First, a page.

There are no flashing lights, bells, whistles, Imax theatres or theme park 'experiences'. Even the tourist board keeps a low profile, its small office almost hidden amid local retailers. The key fobs and cute snowstorm domes depicting local attractions that are so common elsewhere across tourist Europe seem not to have reached this outpost. Here the shop keepers just provide the necessities and indulgences for the local population, rather than pandering to those in search of memorabilia. In many ways this is a small and quite unremarkable Spanish town. But on closer inspection the camouflage of the everyday residential, commercial and industrial urban fabric conceals a wealth of Roman heritage and remains in a quantity and condition that rivals even the mother country itself.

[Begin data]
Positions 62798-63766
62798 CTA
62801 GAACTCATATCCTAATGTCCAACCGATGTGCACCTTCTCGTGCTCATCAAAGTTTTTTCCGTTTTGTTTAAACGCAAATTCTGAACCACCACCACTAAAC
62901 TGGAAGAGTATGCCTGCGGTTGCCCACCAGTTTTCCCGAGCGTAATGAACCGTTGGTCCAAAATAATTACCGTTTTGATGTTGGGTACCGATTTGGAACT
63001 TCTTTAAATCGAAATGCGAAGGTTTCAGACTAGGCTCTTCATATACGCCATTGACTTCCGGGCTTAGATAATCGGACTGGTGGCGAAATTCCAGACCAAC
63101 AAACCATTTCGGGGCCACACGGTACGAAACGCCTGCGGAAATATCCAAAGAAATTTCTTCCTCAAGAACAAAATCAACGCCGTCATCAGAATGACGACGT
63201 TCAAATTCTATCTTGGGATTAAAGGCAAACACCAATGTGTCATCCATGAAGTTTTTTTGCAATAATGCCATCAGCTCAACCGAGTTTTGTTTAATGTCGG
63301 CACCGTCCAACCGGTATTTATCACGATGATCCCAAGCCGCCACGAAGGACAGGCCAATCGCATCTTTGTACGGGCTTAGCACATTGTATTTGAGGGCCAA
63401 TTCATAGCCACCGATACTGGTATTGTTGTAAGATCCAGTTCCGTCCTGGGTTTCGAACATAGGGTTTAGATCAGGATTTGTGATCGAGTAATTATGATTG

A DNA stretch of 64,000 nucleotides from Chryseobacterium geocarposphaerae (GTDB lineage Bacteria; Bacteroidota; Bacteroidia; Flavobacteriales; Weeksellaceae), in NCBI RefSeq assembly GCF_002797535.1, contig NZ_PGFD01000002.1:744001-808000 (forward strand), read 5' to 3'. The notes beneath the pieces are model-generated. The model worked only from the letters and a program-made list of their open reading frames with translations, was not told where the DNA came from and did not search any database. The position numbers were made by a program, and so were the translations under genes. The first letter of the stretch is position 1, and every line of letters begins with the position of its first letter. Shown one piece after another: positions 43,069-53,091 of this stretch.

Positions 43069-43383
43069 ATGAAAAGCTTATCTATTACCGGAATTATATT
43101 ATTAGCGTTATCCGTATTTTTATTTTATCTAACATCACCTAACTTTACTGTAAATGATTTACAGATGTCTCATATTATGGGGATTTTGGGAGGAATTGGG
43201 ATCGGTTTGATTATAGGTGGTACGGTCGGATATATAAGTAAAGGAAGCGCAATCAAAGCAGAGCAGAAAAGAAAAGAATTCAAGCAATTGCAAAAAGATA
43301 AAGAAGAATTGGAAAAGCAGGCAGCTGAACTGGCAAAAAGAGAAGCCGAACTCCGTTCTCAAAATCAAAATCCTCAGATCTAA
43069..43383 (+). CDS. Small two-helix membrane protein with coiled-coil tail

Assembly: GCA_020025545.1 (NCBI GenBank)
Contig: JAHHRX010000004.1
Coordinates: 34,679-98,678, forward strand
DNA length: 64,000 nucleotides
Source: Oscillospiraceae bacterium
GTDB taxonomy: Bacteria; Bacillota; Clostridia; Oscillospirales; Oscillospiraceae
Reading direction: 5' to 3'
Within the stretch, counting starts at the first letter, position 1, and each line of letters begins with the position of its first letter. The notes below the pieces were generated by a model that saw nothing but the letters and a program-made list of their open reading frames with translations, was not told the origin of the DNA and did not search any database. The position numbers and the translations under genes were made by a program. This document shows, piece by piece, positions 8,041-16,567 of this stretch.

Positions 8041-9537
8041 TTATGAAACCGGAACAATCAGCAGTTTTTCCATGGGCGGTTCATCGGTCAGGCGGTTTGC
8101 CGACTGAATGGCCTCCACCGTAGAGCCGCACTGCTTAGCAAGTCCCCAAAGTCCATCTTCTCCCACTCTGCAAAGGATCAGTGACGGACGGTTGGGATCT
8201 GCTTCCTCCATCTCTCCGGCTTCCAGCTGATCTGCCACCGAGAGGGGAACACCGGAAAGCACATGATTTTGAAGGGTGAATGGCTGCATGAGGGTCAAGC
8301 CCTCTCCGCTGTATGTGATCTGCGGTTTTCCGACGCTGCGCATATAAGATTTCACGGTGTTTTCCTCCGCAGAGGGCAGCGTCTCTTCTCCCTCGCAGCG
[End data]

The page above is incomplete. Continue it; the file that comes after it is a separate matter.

Mérida (a Moorish name) is no Mecca for tourists and the small numbers that do visit are in the main Spanish or visitors from nearby Portugal. For many, it is no more than a way stop on the fast road from Madrid to Lisbon. At first sight the Alcazaba at Mérida - a seemingly mandatory feature of many a Spanish town - is handsome enough but nothing special. Completed in 835 AD under the orders of Abderramán II, it was constructed to offer protection for rulers and subjects from the constant local uprisings as well as to control passage across the old Roman bridge over the braided Guadiana River. Today the puente romano is happily traffic free, its squat stone arches edged into retirement a decade or so back by a sleek modern structure. At one end of the historic Roman bridge, a group of old men sit on a bench and put the world to rights.